Carr, Mary, K.P. Clarke and Marco Nievergelt, eds. On Allegory: Some Medieval Aspects and Approaches. Cambridge: Cambridge Scholars Publishing, 2008.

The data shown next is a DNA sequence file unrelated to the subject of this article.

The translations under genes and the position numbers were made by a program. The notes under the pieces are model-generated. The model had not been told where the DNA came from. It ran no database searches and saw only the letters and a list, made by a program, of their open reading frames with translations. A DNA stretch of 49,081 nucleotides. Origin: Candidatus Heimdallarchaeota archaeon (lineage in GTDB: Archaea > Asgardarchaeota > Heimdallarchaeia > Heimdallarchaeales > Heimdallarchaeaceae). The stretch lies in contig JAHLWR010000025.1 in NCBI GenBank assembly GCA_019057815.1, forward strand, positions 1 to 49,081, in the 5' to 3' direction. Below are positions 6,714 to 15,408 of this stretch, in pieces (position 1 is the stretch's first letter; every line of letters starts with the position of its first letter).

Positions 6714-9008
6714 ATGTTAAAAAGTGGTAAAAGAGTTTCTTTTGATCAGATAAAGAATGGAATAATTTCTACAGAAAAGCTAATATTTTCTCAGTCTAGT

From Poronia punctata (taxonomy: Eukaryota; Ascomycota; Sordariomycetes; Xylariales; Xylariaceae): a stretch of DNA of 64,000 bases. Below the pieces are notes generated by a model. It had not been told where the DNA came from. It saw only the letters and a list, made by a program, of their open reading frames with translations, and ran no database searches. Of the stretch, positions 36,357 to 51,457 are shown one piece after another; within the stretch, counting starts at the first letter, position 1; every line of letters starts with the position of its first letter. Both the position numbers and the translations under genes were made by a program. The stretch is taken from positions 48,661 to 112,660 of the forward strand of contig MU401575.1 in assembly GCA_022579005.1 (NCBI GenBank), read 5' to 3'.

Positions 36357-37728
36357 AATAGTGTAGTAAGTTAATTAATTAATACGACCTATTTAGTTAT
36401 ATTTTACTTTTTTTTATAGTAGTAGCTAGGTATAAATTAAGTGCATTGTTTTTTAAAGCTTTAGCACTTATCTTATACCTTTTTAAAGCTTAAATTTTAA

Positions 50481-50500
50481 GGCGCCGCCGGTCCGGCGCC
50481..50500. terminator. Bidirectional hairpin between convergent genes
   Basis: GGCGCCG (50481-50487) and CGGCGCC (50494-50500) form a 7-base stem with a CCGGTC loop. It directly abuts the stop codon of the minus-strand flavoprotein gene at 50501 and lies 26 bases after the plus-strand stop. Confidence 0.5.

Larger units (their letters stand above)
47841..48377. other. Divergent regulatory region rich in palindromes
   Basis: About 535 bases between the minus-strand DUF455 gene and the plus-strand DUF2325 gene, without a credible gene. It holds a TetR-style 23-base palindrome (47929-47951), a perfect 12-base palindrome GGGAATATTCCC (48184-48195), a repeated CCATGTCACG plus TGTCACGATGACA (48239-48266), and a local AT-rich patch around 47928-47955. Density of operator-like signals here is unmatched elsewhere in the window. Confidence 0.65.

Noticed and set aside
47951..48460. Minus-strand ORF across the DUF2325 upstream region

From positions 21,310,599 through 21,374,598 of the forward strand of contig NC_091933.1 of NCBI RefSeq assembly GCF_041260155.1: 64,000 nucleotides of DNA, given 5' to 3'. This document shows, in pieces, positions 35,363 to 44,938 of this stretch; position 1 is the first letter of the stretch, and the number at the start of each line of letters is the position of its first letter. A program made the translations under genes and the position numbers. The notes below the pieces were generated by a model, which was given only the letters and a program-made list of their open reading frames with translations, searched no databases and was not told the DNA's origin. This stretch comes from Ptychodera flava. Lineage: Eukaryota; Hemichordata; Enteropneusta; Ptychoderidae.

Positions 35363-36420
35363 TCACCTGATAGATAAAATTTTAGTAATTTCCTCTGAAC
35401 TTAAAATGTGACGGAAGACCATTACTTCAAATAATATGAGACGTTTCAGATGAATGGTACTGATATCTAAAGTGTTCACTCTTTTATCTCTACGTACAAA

This collection of essays focuses on the ubiquity of the allegorical imagination in pre-modern western culture, and participates in a recent wave of resurgence of interest in the complex practices and ideas usually defined by the word "allegory". The contributors study the impact of the allegorical imagination on the production, reception and interpretation of literature, as well as its function as a tool of philosophical and theological enquiry, and its role in shaping the visual arts. Essays focus on subjects as varied as the general theories on allegory, allegory's relation to the human imagination, its usefulness or even inevitability as a human mode of cognition and its potential for the encoding of meanings that may be political, historical, religious and amorous. They discuss canonical figures such as Petrarch, Boccaccio, Boethius, Hans Memling, Pico della Mirandola, King James I and John Donne, but extend to include neglected but equally important figures such as Stephen Hawes or Thomas Usk as well as thematic approaches less concerned with issues of authority and authorship. As such the collection is a testimony to the variety, complexity, and adaptability of "allegory" at the heart of medieval western civilisation.